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ligion, it is of a sober and judicious kind, and holds out no encouragement to idleness, extravagance, or imposture. What was the language
of St. Paul to the Thessalonians ? even when we were with you, this we commanded you, that if any would not work neither should he eat. Thus Christian charity is not at all at variance with sound policy. They concur in providing for those, and for those only, who from infancy, or age, or other infirmity, are unable to work; and for those who being both able and willing to be industrious, cannot from circumstances, over which they have no control, find any, or, at least, sufficient employment. These are the descriptions of persons, on whose behalf a call has
forth from our gracious Sovereign, which I hope will be cheerfully and liberally answered, by the affluent classes of his subjects. The call is general, and the mode judicious. Because if it be adequately met by those, who are well able to meet it, its object will be fully accomplished; without pressing upon those, who with the best disposition to be charitable, have little means of gratifying it. They who have nothing to give to the poor,
prayers or their mite, may still do them service, which
may avail them much; and bring down the blessing of their Saviour upon their own heads. But they who have been favoured by Providence with abundance, have a correspondent duty to perform, of distributing abundantly to those who need it; and they will be no less weak, than wicked, if they refuse to perform it. For if they trust in their riches to procure them happiness in this world, either by gratifying their pride, or indulging their appetites, or above all, by making senseless, and useless accumulations, they will in all probability be miserably disappointed. But if they venture to look beyond this world, and raise their hopes to the enjoyment of the kingdom of heaven, and still notwithstanding, pursue such courses, the text alone may assure them, upon what a wretched foundation their hopes are built. There is but one way, in which they may trust in their riches, with confidence for their present happiness, and through the merits of their Redeemer, for their future salvation. And that is, by making a wise, a generous, and a charitable use of them. An opportunity for that purpose,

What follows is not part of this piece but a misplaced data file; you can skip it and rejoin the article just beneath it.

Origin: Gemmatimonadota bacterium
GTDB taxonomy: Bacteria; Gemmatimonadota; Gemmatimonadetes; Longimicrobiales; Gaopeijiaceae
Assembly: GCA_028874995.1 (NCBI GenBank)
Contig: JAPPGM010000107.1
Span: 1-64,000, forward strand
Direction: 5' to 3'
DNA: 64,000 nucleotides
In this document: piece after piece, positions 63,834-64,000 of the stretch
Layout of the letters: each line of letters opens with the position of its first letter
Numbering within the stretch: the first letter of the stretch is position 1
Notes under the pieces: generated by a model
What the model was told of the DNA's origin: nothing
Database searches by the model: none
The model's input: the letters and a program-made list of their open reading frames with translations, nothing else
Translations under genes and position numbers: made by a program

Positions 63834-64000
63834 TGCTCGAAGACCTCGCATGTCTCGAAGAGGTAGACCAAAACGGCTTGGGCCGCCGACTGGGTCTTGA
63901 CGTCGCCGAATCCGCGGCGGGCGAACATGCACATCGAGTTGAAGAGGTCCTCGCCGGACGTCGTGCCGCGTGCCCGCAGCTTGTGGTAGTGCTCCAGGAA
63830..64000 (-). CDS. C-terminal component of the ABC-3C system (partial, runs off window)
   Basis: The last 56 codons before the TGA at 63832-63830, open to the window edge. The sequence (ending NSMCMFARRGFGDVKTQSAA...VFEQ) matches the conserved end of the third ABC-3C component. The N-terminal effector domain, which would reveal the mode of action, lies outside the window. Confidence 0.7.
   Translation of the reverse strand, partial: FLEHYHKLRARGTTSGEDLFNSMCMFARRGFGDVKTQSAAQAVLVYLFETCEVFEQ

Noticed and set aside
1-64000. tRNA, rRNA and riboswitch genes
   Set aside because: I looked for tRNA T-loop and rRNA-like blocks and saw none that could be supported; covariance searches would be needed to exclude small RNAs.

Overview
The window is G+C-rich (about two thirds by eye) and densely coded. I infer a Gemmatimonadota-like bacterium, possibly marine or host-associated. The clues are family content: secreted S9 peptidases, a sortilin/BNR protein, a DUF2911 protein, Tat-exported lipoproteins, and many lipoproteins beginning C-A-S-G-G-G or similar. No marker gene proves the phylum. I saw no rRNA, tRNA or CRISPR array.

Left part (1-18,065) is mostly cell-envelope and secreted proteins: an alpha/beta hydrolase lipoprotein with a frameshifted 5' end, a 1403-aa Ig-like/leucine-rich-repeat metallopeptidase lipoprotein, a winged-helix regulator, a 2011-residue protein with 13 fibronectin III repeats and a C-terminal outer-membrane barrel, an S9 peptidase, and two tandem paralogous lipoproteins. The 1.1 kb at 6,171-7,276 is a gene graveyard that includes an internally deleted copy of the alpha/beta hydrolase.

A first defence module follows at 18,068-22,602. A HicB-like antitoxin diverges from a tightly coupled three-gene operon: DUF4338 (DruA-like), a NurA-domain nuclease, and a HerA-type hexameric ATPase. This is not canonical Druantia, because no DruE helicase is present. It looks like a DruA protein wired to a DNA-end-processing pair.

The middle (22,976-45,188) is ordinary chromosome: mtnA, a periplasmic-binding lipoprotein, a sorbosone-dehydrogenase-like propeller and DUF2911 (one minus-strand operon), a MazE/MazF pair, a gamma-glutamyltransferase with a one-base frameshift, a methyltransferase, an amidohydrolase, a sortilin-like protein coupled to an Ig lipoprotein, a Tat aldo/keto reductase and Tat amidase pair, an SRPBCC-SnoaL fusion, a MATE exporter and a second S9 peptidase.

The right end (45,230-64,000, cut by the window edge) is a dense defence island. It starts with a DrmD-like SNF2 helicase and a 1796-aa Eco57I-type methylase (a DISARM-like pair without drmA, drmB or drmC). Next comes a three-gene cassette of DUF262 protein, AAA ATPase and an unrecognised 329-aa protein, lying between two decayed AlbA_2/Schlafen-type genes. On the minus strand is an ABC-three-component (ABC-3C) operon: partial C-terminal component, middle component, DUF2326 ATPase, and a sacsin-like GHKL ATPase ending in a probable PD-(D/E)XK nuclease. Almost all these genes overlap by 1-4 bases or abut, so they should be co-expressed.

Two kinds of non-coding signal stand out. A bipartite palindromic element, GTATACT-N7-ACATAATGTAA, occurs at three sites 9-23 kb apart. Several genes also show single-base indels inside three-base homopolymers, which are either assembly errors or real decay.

will probably before long be afforded you at your own houses, on the urgency of which, it is
needless for me to insist. It is unhappily but too well known to all of us. That such an appeal may not be made in vain, either to your hearts or your understandings; but that every man may be disposed to do his utmost, to remove the present distress, and to avert the fatal consequences which may ensue from it, may God of his infinite mercy grant,—to whom, with the Son, and the Holy Spirit, be ascribed all praise, and glory, might, majesty and dominion, now, henceforth, and for
1 CORINTHIANS xv. 22.
As in Adam all die, even so in Christ shall all be
The doctrine of a future state of just retribution, is unquestionably the most important part of our religion. There are even many amongst its professors, who declare that “ it appears to them to be the one great object of the Christian Revelation !.” With these our Church does not agree; holding that there are other, and equally essential doctrines, as clearly revealed in the Scriptures : but which are all inseparably connected with it, and without it, could avail us nothing. She yields therefore to none in maintaining, that the belief of a future life should be, and will be, if we really
1 Belsham's Calm Enquiry, p. 470.
possess it, the governing principle of our conduct. Not that without it, powerful motives are not wanting, to induce us to live virtuously—not that even then a wise and good man could fail to see, that his own truest interest would be best consulted, by promoting that of his fellow-creatures ; and by cultivating those kind and benevolent affections, which are comprehended under the duty of Christian charity: but that no other principle is capable of interposing a sufficient check
passions of bad men; and that even good men would be liable at times to feel the want of its powerful support; and be disposed to enquire to what end they were practising painful virtues, and imposing restraint upon strong and not unlawful inclinations : and to ask with St. Paul under similar impressions—what advantageth it us, if the dead rise not? let us eat and drink for to-morrow we die.
Deeply interesting as this subject is at all times, it has at this period of the year, a peculiar claim to our attention, when we are accustomed to commemorate the death and resurrection of our Saviour, which the same Apostle justly considers, as establishing the truth